8. Beth says:

    I have read many of the comments above and could not agree more. As a pet owner, tax payer and a local resident, I have many complaints with this shelter. I have actually spoken to several of the men that are homeless. Several have told me that the shelter does not provide them with any help. Probably my biggest complaint is with the hazardous trash that is left on the sidewalk. I can’t even walk my dog down the street because they leave chicken bones that she can easily get caught in her throat. Believe me, chicken bones are the best things they leave behind. I have seen syringes, vomit, feces, etc. Yeah, it is a real beautiful day in the neighborhood. I will say that most of the people that are advocates for the homeless shelter do not live around it. My guess is a lot of these people would not want it in their backyard. Maybe that is why there is the effort to try and keep it where it currently is. It is easy to act morally superior, but then be able to go back to your nice little suburb with a clean backyard and no panhandling. Next time you are able to walk in your neighborhood without being harassed or not deal with your dog choking on litter, give thanks and think about what life would be like if you were next door to Peachtree and Pine Homeless Shelter.Report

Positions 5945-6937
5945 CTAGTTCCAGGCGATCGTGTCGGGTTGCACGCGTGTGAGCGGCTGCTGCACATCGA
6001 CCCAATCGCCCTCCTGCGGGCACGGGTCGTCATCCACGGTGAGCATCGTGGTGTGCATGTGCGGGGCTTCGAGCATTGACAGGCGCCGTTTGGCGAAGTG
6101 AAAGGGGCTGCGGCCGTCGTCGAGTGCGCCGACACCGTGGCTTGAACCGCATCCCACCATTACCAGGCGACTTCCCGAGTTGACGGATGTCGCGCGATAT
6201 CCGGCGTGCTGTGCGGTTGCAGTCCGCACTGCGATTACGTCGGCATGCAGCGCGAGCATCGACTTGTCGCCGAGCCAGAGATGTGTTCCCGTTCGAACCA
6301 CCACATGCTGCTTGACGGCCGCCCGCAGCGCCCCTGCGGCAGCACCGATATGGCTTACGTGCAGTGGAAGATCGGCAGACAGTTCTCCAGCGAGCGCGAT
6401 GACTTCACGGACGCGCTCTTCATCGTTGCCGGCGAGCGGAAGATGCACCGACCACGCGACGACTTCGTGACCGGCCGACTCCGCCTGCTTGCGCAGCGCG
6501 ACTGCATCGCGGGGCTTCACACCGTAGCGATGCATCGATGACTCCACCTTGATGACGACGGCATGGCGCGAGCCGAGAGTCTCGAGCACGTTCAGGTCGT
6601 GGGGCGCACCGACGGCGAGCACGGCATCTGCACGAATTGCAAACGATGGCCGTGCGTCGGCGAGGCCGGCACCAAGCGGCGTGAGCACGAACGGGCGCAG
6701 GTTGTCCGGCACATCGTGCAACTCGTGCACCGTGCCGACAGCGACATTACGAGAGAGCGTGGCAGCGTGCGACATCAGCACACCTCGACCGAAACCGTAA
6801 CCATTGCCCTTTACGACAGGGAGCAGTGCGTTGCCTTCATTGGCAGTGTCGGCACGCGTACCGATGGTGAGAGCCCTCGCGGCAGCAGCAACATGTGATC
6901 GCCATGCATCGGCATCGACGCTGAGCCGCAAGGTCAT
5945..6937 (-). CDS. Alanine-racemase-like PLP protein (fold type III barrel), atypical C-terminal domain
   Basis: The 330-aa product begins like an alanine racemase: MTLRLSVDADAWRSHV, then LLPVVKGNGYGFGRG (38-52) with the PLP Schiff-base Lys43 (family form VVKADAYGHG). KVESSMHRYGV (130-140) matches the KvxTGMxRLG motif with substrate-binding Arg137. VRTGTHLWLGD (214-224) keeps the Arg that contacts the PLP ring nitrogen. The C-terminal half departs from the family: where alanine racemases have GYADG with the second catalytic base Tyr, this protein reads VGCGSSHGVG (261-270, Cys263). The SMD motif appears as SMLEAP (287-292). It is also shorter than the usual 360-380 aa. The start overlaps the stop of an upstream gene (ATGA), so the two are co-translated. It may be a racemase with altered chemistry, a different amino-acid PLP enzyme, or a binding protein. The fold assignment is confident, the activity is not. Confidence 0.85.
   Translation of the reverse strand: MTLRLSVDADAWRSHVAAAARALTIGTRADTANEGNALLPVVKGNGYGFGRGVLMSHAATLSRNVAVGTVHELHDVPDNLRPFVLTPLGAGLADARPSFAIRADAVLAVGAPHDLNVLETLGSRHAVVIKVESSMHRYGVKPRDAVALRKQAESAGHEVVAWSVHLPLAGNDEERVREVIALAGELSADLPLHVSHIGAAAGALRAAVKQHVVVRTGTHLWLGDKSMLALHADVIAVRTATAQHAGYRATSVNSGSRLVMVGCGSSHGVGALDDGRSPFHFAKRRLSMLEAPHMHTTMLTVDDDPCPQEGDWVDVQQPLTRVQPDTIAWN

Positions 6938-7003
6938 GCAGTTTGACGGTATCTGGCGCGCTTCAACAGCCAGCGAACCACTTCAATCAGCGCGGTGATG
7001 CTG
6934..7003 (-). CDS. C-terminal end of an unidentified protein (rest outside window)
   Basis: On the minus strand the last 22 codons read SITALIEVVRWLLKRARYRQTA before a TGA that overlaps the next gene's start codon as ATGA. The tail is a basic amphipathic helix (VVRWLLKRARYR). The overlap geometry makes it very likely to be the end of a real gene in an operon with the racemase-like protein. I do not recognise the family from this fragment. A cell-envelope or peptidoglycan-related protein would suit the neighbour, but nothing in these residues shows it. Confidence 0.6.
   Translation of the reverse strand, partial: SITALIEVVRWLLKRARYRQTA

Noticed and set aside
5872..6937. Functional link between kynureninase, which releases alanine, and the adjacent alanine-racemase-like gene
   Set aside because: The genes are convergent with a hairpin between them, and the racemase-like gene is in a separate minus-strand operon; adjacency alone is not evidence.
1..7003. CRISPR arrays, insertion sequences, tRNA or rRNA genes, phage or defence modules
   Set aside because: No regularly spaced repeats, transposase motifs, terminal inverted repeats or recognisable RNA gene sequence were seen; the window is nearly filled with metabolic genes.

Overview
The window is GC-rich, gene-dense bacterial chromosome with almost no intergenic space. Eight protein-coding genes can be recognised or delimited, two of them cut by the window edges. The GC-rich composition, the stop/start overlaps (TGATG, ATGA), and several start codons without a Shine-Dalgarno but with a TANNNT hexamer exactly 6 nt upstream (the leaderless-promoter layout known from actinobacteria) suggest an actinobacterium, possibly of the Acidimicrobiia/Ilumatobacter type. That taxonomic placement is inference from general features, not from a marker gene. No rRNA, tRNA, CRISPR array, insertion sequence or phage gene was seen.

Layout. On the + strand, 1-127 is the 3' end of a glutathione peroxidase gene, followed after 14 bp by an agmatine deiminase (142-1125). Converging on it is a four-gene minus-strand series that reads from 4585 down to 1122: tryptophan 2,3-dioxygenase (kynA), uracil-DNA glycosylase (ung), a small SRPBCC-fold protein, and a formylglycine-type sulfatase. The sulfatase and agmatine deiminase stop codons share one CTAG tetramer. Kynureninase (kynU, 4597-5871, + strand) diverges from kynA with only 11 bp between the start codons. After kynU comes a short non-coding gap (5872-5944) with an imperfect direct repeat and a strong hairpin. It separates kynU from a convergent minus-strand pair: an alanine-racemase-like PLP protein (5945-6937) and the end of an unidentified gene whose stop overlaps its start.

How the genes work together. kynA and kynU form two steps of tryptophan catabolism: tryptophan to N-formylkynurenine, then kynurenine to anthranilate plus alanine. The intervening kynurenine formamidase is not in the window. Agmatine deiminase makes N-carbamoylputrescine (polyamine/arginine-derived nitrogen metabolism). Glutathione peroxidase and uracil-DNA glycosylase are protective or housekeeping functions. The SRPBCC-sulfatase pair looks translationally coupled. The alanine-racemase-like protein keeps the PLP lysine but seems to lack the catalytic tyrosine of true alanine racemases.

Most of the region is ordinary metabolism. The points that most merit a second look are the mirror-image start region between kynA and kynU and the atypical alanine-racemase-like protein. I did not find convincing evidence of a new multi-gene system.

9. DJ Stretch says:

    Oh and by they way… Beth… How can you sit there and complain about the homeless shelter because its hazardous to your dog???? Were you born yesterday??? These are people!!! And I live on pine street!!! I see it everday!!! I volunteer there as well… which maybe you should do.. Try to make a difference instead of just bitching and complaining… Report

  10. DJ Stretch says:

    and one more thing… im white… and after reading this im disgusted to say so… i hate people like you who still think like children… i swear… how can you sit there and say its more important to have neat cute little shops and stores and starbucks than it is to help the homeless???


  11. Glad to be gone says:

    Hum, very interesting comments from the people of ATL. ATL prides itself as the jewel of the south. Well, I am goning to tell you about your pride. The city actually has nothing to be proud of..just read your comments. You are a very selfish community, those who have it and those of you who dont. I lived in your city for 2 years, which were the worst years of ny life. The hatre I saw I could not believe still existed in America and I’m talking white verus black, the black again black hate. And in the place where out greatest champion came from.